Mastering the Art of ‘Show, Don’t Tell’ In Your Creative Writing

Showing and telling are two different ways of relating events in fiction or nonfiction writing. When you “show” the reader what is happening, you use sensory images and specific details to create a vivid picture.

When you “tell” the story, you rely on summary and exposition to convey the essential information. In order to be an effective writer, it is important to know when and how to use each technique.

Which approach is best depends on your purpose and your audience. Generally speaking, though, showing tends to be more engaging for readers because it allows them to experience the story first-hand. It also creates a sense of intimacy between the writer and reader, as if they are witnessing something private and personal. Telling can be useful for recounting events quickly or for imparting information in a concise way, but it can often feel cold or detached from the reader

In this article, we’ll explore the differences between showing and telling, with examples from both fiction and nonfiction writing. We’ll also look at some tips for using each technique effectively. So let’s get started!

Showing vs Telling In Creative Writing

In fiction and creative nonfiction, showing allows the reader to experience the story as it unfolds. This is done through the use of sensory images, specific details, and other concrete language. When writers show rather than tell, they engage all of the reader’s senses and create a vivid picture in their minds. This can be an effective way to create suspense, build tension, and keep the reader engaged.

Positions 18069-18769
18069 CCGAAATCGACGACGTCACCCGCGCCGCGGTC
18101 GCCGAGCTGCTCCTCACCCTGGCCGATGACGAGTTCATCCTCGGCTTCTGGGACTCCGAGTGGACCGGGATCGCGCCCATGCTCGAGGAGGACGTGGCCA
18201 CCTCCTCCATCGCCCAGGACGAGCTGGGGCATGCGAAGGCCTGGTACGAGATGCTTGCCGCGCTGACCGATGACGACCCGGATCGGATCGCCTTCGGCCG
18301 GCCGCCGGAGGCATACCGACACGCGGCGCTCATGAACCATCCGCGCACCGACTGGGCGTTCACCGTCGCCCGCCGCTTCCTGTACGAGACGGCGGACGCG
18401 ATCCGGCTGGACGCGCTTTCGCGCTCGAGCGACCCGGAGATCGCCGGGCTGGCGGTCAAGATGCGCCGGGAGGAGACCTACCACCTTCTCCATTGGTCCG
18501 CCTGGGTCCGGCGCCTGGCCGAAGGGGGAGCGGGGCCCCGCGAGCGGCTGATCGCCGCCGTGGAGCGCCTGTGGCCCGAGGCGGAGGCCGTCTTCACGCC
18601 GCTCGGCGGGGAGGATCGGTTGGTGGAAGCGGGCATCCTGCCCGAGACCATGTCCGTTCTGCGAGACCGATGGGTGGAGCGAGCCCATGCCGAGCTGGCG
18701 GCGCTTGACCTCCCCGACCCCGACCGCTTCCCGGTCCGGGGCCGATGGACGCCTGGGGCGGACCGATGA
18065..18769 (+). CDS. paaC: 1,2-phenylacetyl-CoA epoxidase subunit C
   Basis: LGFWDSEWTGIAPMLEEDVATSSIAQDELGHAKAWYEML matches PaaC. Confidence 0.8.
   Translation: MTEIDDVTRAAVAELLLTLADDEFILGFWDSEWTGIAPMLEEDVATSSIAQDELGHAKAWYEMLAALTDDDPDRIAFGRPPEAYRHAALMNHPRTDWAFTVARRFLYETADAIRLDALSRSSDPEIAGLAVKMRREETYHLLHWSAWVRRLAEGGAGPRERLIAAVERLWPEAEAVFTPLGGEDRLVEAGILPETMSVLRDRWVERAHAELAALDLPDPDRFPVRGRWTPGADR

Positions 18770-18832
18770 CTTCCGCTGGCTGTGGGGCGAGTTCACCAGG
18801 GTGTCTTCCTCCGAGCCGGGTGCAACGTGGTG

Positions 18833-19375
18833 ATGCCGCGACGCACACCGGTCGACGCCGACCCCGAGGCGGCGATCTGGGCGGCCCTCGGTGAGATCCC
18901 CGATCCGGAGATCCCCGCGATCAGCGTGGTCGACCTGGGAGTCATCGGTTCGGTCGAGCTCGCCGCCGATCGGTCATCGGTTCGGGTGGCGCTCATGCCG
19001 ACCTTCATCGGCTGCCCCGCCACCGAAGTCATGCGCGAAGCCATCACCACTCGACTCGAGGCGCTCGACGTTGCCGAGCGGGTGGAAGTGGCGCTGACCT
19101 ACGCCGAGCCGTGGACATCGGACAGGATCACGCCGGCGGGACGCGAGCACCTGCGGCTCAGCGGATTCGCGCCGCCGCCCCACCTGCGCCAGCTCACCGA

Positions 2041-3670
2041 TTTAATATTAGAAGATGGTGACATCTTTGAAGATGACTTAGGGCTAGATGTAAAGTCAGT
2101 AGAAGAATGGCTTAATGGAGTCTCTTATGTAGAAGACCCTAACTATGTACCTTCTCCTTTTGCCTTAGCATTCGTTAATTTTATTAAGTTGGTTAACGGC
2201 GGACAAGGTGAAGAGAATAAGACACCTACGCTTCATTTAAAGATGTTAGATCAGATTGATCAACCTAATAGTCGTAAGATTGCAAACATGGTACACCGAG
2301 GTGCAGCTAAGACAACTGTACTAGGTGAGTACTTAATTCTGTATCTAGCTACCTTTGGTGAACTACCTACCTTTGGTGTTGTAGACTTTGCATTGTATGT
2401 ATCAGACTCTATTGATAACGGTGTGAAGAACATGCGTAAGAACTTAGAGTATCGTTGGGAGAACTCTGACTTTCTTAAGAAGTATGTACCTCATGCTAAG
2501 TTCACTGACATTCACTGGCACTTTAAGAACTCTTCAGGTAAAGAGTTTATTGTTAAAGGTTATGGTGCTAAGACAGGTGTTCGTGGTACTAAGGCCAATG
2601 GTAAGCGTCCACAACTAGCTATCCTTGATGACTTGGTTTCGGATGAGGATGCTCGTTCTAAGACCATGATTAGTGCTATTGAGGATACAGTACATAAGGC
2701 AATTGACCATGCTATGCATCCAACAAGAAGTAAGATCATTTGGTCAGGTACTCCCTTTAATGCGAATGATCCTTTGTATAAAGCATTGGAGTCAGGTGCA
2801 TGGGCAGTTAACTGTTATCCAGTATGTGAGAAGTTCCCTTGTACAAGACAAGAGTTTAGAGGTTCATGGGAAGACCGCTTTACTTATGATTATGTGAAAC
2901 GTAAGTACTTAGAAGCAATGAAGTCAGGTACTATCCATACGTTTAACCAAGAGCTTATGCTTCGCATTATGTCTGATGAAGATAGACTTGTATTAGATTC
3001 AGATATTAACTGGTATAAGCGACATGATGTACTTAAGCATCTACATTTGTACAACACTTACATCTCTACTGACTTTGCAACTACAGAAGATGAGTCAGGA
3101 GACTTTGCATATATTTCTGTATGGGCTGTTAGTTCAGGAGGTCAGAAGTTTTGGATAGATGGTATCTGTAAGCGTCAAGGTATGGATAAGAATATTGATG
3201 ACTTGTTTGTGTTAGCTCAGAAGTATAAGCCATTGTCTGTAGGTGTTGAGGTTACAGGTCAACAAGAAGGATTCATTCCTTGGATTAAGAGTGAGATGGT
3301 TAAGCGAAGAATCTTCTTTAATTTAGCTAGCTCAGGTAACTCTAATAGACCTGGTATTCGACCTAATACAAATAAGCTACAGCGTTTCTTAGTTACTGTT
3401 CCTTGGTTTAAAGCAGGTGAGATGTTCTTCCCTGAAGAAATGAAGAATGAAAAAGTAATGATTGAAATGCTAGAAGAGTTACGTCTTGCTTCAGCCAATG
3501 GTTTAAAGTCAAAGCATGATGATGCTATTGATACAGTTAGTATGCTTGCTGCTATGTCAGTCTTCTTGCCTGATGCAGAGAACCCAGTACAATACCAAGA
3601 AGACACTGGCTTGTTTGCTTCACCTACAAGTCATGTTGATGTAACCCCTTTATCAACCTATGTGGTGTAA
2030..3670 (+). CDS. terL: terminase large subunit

Telling, on the other hand, is more concise and factual. It relies on summary and exposition to convey the essential information about what is happening. This approach is often used in nonfiction writing, such as in history or science textbooks. While it can be useful for imparting information quickly, it can also feel cold and detached from the reader.

Examples of Showing

Let’s take a look at a few examples of showing in action. We’ll start with an example from the nonfiction book ‘Into the Wild’ by Jon Krakauer. In this passage, Krakauer is describing the night that Chris McCandless died:

“He’d made a fire out of twigs and leaves and grass, but it wouldn’t light. He tried again and again, until he was too weak to continue. Then he crawled into the sleeping bag, curled up in a ball on the ground, and surrendered to the cold.”

Krakauer uses sensory images to paint a picture of McCandless’s final moments. We can see the scene in our minds and feel the desperation that he must have been feeling. We can almost feel the cold ourselves.

Now let’s look at an example of showing from the novel ‘The Catcher in the Rye’ by J.D. Salinger. In this passage, Holden is describing his younger brother, Allie:

“He had this stupid-looking baseball mitt. It was red and blue, and it didn’t fit him right. It was too big. He always kept licking his lips, too. That drove me nuts.”

Again, we can see the scene in our minds and feel Holden’s frustration with his brother. The use of specific details allows us to empathise with Holden and understand his feelings.

Showing can be difficult to master, but it is worth the effort. By developing your skills in this area, you will be able to create more powerful and memorable writing that engages your readers and pulls them into your story.

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